Comedian Robin Ince wins Science Journalism award

Despite not being either a scientist or a journalist, Robin Ince was honoured for his work introducing a younger audience to science subjects

Robin Ince, co-presenter of the highly successful BBC Radio 4 popular science programme The Infinite Monkey Cage, is the winner of the University of Northampton’s annual Crick Science Journalism award.

Strictly speaking, Robin is neither a scientist nor a journalist – he’s a comedian. However, as a writer, entertainer and commentator, Robin has done as much as anyone in the UK to bring scientific issues and subjects to a wider and younger audience.

In accepting the award Robin indicated how much he enjoys making science entertaining for audiences: ‘I have had so much fun making and touring shows about science that it seems excessive that I should get something like this too. I feel very honoured to receive the award.’

The Crick Science Journalism award is presented annually by the University of Northampton to the writer or journalist who has presented a scientific issue effectively to a lay audience. It is named after the Nobel Laureate Francis Crick who was born and educated in Northampton.

Previous winners are Tom Clarke, Science Editor of Channel 4 News and Tulip Mazumdar, global health correspondent for the BBC.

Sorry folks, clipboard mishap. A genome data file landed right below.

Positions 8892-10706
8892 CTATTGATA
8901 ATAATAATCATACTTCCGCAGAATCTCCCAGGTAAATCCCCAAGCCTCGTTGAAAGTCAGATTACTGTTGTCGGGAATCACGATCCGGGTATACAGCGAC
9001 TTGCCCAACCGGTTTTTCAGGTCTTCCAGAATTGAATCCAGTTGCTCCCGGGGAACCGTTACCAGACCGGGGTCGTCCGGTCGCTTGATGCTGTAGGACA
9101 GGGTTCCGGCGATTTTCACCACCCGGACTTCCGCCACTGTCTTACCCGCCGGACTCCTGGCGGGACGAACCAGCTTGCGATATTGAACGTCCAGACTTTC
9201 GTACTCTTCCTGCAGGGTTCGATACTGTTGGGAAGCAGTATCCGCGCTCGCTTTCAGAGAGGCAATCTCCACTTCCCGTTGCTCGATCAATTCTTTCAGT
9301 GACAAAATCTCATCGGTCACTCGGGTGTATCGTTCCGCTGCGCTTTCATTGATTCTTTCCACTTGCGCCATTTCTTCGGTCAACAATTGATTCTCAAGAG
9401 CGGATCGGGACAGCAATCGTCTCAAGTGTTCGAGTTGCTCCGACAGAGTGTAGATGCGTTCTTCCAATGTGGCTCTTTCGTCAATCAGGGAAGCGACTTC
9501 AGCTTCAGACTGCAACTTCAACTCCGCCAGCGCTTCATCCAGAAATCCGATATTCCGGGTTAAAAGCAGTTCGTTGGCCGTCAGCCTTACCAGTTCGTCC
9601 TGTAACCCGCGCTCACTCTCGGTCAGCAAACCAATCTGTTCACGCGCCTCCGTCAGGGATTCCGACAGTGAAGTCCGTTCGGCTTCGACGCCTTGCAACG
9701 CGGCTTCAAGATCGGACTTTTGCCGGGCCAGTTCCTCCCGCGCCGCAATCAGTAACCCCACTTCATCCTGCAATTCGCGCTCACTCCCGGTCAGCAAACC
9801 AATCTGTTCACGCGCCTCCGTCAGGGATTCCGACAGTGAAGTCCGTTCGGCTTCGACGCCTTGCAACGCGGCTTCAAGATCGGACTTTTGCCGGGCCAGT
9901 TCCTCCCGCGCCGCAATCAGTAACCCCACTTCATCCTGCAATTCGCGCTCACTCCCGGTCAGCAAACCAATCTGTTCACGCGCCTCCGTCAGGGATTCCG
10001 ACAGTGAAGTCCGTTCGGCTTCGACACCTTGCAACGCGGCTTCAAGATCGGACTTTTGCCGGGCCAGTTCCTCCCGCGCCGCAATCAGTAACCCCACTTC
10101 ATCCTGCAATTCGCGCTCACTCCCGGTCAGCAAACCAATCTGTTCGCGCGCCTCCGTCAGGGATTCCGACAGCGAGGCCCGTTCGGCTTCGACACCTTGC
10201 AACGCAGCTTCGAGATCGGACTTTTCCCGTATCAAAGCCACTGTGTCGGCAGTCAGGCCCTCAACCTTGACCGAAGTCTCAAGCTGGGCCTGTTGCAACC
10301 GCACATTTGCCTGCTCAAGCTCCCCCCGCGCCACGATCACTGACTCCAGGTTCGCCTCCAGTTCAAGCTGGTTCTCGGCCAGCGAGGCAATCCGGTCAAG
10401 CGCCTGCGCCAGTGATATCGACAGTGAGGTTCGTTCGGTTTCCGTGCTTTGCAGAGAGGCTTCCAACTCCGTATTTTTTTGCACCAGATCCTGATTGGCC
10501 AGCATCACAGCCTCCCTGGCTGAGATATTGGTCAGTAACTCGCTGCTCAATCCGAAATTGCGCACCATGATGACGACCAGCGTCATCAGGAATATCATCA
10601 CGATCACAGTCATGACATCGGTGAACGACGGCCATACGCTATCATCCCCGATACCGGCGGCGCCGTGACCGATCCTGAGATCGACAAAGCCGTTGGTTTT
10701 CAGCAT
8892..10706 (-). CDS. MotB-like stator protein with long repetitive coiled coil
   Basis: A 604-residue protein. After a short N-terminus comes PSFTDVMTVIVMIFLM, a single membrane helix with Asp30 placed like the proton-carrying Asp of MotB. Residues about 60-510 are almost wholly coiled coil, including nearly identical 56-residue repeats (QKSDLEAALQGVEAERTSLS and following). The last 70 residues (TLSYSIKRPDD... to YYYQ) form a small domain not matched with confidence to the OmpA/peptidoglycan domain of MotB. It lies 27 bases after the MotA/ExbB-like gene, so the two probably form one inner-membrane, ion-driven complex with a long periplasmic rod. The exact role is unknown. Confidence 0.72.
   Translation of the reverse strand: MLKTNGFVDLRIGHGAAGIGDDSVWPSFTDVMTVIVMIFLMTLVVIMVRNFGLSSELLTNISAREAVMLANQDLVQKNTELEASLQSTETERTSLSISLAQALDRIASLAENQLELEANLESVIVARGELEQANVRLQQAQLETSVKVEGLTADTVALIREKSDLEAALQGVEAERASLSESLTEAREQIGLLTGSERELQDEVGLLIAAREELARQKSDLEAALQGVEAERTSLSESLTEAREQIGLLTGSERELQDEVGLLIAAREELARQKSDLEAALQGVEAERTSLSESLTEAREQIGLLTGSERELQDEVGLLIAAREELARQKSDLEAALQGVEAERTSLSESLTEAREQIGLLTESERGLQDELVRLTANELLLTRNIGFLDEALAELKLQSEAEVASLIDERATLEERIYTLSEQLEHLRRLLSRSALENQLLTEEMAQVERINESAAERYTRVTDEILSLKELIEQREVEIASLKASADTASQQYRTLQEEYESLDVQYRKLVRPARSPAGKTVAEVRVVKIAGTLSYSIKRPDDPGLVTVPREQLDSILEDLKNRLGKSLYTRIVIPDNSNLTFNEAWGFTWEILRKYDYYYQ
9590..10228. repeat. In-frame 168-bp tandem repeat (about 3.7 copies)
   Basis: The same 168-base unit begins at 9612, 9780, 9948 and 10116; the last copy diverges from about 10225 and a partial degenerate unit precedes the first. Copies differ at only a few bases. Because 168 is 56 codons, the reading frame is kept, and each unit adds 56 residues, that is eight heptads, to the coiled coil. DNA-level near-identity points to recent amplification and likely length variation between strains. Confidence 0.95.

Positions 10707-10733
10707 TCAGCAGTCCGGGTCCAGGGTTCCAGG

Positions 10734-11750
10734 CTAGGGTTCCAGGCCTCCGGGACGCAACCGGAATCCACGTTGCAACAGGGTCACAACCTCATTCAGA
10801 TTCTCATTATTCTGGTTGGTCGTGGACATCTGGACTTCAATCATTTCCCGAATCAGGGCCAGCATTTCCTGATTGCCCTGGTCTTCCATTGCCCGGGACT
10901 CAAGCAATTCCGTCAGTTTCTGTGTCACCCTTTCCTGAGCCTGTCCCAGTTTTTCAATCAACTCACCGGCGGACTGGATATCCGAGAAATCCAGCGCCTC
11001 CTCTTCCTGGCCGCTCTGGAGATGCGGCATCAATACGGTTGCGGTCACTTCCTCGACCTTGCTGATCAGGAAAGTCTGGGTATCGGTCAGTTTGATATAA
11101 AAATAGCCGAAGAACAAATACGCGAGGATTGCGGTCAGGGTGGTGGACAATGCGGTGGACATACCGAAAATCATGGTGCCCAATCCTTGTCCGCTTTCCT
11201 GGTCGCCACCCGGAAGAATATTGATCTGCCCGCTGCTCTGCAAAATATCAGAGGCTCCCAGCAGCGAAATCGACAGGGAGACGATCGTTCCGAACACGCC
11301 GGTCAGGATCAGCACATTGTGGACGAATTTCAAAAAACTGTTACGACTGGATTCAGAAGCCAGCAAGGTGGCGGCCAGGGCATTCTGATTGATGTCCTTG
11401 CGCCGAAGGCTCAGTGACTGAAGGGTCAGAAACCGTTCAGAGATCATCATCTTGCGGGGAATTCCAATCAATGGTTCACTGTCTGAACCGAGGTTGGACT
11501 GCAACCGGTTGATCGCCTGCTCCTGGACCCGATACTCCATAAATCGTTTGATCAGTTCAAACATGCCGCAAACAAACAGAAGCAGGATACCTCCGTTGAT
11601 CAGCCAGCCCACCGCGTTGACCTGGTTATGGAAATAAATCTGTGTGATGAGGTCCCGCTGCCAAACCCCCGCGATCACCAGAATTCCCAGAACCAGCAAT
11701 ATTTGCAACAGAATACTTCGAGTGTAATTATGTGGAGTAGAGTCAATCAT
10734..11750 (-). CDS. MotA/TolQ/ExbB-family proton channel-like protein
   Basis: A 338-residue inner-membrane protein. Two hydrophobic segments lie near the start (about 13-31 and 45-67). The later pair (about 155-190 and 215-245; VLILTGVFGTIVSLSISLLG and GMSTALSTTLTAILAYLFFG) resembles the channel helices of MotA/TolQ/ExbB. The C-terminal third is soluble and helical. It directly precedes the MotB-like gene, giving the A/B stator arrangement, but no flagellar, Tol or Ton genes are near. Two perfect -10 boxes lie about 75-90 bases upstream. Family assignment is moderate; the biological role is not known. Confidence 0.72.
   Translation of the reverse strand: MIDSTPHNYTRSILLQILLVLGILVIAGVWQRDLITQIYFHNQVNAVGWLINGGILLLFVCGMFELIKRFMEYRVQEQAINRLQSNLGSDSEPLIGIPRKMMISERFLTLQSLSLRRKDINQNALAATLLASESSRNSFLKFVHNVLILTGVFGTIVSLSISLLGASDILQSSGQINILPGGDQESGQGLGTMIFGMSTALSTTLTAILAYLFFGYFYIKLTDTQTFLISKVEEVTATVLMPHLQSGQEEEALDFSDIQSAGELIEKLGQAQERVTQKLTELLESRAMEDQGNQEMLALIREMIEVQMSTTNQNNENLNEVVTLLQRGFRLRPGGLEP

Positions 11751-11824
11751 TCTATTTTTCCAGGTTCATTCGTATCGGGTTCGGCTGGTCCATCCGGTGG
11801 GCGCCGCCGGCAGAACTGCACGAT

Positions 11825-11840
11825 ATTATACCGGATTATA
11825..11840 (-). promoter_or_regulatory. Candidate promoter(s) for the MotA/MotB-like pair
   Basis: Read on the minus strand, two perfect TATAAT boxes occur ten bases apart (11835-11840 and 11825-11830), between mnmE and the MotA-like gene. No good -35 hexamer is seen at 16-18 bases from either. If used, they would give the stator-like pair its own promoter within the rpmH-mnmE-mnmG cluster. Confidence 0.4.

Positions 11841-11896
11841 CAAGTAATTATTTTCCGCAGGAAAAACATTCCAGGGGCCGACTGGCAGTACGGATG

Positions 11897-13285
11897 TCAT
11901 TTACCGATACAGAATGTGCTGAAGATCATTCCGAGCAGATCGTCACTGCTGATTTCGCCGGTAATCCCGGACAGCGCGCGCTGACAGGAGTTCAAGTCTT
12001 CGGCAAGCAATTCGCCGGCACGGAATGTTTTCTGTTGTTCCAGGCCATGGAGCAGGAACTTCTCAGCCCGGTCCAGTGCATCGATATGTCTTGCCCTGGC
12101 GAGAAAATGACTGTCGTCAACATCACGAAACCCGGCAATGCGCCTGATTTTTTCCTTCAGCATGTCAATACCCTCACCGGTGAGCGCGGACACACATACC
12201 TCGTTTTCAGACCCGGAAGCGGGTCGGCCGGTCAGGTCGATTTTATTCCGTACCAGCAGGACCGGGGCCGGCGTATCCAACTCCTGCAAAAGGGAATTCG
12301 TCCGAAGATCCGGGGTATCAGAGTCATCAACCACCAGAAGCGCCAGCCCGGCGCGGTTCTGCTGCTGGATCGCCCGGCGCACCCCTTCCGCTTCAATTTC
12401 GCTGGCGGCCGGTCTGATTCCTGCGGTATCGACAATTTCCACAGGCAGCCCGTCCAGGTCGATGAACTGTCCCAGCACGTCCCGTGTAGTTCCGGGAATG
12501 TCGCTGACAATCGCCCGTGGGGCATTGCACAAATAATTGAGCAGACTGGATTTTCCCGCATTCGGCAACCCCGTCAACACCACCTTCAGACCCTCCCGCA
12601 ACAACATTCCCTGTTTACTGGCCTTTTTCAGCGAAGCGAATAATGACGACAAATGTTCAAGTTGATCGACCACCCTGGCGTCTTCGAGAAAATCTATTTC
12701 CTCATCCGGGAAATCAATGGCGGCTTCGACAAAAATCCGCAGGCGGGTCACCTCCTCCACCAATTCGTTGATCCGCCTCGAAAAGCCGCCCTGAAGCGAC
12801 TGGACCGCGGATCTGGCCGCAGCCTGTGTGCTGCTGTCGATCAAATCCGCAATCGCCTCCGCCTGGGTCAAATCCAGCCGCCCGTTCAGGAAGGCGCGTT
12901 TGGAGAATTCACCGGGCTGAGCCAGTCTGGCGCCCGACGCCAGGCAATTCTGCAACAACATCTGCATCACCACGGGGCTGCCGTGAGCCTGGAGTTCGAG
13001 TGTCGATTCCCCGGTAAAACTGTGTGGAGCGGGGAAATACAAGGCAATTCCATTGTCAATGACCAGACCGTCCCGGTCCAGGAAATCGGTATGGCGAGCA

In presenting this award, the University is not only recognising Robin’s work on the Infinite Monkey Cage (winner of the 2011 Sony award for best speech programme) but also his other science-based initiatives. Notable among these is the Incomplete Map of the Cosmic Genome, an online video-based science magazine and archive, as well as his annual science-based Christmas show Nine Lessons for Godless People which features comedy and music as well as contributions from leading figures such as Richard Dawkins and psychiatrist Ben Goldacre.

Professor Nick Petford, Vice Chancellor of the University, said: “We are pleased to acknowledge Robin’s wide-ranging contribution to the popularisation of science.  His ability to combine comedy and scientific commentary is unique.”

Robin has received many other prizes and honours. In 2006 he won the Time Out Award for Outstanding Achievement in Comedy.  And although he graduated in 1991 with a degree in English and Drama from Royal Holloway, University of London, his alma mater recognised his scientific work by making him an Honorary Doctor of Science in 2014. 

He talked about his love of science in a recent interview: “There are a lot of intelligent, well-read comedians out there who are interested in science and who want to share their passions,” he said.

Robin will be presented with the 2016 Crick Science Journalism Award on Friday 14 October at 2 p.m. at a special event for science and journalism students at Newton Grand Hall, Avenue Campus. That evening he will be on the stage at the Royal and Derngate, Northampton, with his co-host physicist Brian Cox in their touring show, Brian Cox Live. 

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